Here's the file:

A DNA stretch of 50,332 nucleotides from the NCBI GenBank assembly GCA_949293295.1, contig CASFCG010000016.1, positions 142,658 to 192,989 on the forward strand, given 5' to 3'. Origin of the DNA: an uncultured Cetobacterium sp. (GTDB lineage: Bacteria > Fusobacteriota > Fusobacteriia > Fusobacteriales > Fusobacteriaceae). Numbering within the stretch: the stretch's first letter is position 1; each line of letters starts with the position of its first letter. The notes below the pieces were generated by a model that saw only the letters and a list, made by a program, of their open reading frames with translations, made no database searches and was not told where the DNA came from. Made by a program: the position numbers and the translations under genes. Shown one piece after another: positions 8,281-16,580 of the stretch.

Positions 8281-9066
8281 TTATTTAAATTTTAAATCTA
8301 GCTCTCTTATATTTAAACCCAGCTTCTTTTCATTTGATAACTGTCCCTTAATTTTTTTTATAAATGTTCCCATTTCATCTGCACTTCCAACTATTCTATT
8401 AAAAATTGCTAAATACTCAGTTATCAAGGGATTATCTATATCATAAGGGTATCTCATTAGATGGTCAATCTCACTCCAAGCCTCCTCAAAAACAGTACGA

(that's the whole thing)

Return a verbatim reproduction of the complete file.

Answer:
A DNA stretch of 50,332 nucleotides from the NCBI GenBank assembly GCA_949293295.1, contig CASFCG010000016.1, positions 142,658 to 192,989 on the forward strand, given 5' to 3'. Origin of the DNA: an uncultured Cetobacterium sp. (GTDB lineage: Bacteria > Fusobacteriota > Fusobacteriia > Fusobacteriales > Fusobacteriaceae). Numbering within the stretch: the stretch's first letter is position 1; each line of letters starts with the position of its first letter. The notes below the pieces were generated by a model that saw only the letters and a list, made by a program, of their open reading frames with translations, made no database searches and was not told where the DNA came from. Made by a program: the position numbers and the translations under genes. Shown one piece after another: positions 8,281-16,580 of the stretch.

Positions 8281-9066
8281 TTATTTAAATTTTAAATCTA
8301 GCTCTCTTATATTTAAACCCAGCTTCTTTTCATTTGATAACTGTCCCTTAATTTTTTTTATAAATGTTCCCATTTCATCTGCACTTCCAACTATTCTATT
8401 AAAAATTGCTAAATACTCAGTTATCAAGGGATTATCTATATCATAAGGGTATCTCATTAGATGGTCAATCTCACTCCAAGCCTCCTCAAAAACAGTACGA